The BPO and IT industry are known not only for fast service, but are also rumoured for causing fast turnovers. Contact centres and BPO firms lose a battalion of workers and hire twice as many within a month. On the outside it looks like something good is going on (hundreds of thousands are looking for jobs), but inside the crack runs deep. A fast turnover hurts the employer and the employee. What hurts the most is when both parties (client and staff) have to do it as a last resort to save the former’ s interest and ignore the latter’s.


I speak from experience: it really hurts. And it takes time before the lucid moment sets in. When it does, I then realize it had to happen, although there could be a variety of reasons behind it. From my end, and from what I have pieced together, here are the four common causes of fast turnovers at the workplace:


1. Compensation. Your company is cutting costs. It has been trying to keep itself afloat against the onslaught of the economic crisis, while you and your department don’t seem to feel the crunch because you get better pay than most. Then in an esoteric meeting among the human resources department, operations manager, and the site director, they’ve figured out that your job can be done by another team that gets a lower pay. With a bit of training, they can actually replace the whole language support department. So they declare your department redundant.


2. Benefits. You are working really hard to get that much-coveted title in the workplace: a “tenured employee.” But you are told there’s none (you’re working for a leased staff specialist), as the arrangement is on per project basis. So you lose motivation. Your dream car bursts along with the thought bubble. You don’t return for work next day. You’re out looking for another “promising” job.


3. Low quality of work. You got your job because you’re good at answering questions. When asked what trait you can put to best use in an offshore and leased staff workplace, you say you’re flexible and can work under pressure. Three months on, you still don’t get the drift. You’re having a hard time following instructions. Your immediate supervisor asks you to redo your work all the time. You’ve proved to be more of a company liability than an asset. A couple of days later you’re told not to come back to the job. You’re sacked.


4. No promotion in sight. In a fast-paced and occasionally volatile work place, there doesn’t seem any promise of a career growth for someone who does mediocre work. So if you expect to get a promotion package in six months, you’ve come to the wrong place. Still, working for an onshore and staff leasing company has its rewards: you get instant praise (and price) for a job well done.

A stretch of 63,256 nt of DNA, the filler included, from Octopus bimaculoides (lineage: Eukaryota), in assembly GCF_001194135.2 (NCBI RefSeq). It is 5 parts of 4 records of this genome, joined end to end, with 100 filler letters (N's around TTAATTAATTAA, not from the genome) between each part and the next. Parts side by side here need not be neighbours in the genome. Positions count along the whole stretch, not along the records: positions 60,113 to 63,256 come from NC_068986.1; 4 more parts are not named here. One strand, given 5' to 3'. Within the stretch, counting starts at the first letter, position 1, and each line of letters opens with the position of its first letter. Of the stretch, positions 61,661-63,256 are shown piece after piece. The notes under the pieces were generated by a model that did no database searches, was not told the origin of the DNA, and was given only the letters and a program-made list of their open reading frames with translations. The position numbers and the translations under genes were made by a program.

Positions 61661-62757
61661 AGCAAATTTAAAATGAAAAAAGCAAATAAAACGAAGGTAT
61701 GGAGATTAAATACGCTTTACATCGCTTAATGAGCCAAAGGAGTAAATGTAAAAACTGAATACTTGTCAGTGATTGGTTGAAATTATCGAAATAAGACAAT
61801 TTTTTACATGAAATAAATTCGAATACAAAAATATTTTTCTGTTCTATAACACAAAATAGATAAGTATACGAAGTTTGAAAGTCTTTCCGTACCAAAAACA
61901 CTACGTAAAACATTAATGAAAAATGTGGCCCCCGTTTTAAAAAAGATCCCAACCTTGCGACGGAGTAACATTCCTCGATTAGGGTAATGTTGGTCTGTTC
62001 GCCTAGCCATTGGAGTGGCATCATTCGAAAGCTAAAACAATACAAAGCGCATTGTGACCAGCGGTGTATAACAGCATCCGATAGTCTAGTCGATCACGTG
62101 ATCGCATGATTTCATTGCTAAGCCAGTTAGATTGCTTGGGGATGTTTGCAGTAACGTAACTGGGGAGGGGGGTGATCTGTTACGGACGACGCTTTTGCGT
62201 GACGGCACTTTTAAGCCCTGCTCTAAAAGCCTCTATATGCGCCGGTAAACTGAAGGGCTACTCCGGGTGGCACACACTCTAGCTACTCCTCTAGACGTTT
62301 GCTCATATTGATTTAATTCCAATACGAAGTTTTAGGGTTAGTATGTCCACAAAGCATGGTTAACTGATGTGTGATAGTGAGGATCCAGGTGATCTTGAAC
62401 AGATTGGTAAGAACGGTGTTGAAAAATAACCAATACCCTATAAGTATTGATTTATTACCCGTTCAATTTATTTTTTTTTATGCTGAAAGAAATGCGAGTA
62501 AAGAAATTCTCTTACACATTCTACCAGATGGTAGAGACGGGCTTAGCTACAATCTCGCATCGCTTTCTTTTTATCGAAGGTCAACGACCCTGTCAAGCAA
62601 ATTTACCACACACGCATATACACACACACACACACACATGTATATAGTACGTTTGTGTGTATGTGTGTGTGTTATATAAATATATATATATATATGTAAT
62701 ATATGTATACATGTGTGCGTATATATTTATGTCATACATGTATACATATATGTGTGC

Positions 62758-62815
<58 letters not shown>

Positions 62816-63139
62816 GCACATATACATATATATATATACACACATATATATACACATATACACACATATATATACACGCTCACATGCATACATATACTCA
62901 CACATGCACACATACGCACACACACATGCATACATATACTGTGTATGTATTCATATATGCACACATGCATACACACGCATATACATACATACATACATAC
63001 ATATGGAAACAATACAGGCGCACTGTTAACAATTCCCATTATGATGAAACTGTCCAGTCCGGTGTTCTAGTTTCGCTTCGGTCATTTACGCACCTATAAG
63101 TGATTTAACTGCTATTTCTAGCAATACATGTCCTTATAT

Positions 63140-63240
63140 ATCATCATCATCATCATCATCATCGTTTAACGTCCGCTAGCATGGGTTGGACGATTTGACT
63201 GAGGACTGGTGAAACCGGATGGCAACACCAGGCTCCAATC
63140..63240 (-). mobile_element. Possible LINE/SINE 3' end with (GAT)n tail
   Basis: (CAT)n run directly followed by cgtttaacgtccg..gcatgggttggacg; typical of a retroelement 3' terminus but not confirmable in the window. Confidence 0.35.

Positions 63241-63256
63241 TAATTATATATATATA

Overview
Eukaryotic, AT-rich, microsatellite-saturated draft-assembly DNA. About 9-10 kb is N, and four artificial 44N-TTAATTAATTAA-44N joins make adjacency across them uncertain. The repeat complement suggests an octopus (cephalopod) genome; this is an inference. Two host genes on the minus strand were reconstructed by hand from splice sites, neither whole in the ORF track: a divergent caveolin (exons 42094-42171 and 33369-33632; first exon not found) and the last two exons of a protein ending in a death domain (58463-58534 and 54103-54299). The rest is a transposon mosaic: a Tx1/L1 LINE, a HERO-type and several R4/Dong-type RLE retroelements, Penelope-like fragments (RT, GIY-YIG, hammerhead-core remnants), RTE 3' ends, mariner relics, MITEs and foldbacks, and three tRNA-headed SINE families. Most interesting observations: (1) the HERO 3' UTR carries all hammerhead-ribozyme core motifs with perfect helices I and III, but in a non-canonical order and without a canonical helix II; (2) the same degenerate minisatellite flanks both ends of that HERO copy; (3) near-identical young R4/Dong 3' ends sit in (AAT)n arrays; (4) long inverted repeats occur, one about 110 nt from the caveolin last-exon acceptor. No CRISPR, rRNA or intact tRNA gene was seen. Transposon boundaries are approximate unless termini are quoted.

So, how do you handle fast turnover issues?

It’s not a 100% clock-work precise, but do the following, given your own circumstances:


1. Communicate your company’s agenda clearly. Be transparent to your offshore and leased team. Tell them exactly who you are and what you’re up to. That way they won’t set unrealistic expectations. Get them to talk about how they feel working for a company that does not offer them things a normal 8-5 company does. Make them weigh in their thoughts, too, by asking them how’ s it going to affect their work. Ask them if they’re happy with such a set up, and if they’re not give them time to think it through before giving them any assignments.


2. Focus on your company’s critical roles and parts. You don’t have to hire many people to do a few things. Your leased staff will perform better if you keep their tasks specific and streamlined, so you don’t waste logistics, money, time, and ultimately people.


3. Assign tasks that engage your leased staff’s minds and imaginations. A research involving offshore and BPO employees in India shows 23.5 % of offshore workers either leave work on their own or are terminated because they’re doing work they’re not interested in. This helps to explain why India’s attrition rate is the highest in the world. Experts discovered it’s not even remotely related to compensation issues. Offshore and staff-leased workers know they’re not supposed to expect long benefits such as those given by traditional companies, but doing work that they personally like is crucial in having them come back next day.


4. Make the “workplace” fun. How the workplace is run is also critical in bringing out the best of your offshore and leased team. That’s why many look to offshore and staff leased work as a part-time job. If you have an offshore and leased team working full time, make them feel at home. Let them like your “workplace” by treating them like family. Talk to them on a personal level as often as you can, initiate fun ideas yourself (even if you’re not “there”), and give them some “alone time” if there’s a need to.


5. Reward excellent work. The reward shouldn’t be money all the time. It could come in many forms such as a paid short break, a personal gift from you, and many other feel-good items. Sometimes a glib praise is all it takes!


Times are hard (but since when was it authentically great anyway?), and many sink in the manhole along the way. Keep yourself afloat and fluid—and get the upper hand—by getting the message across sharp and clear.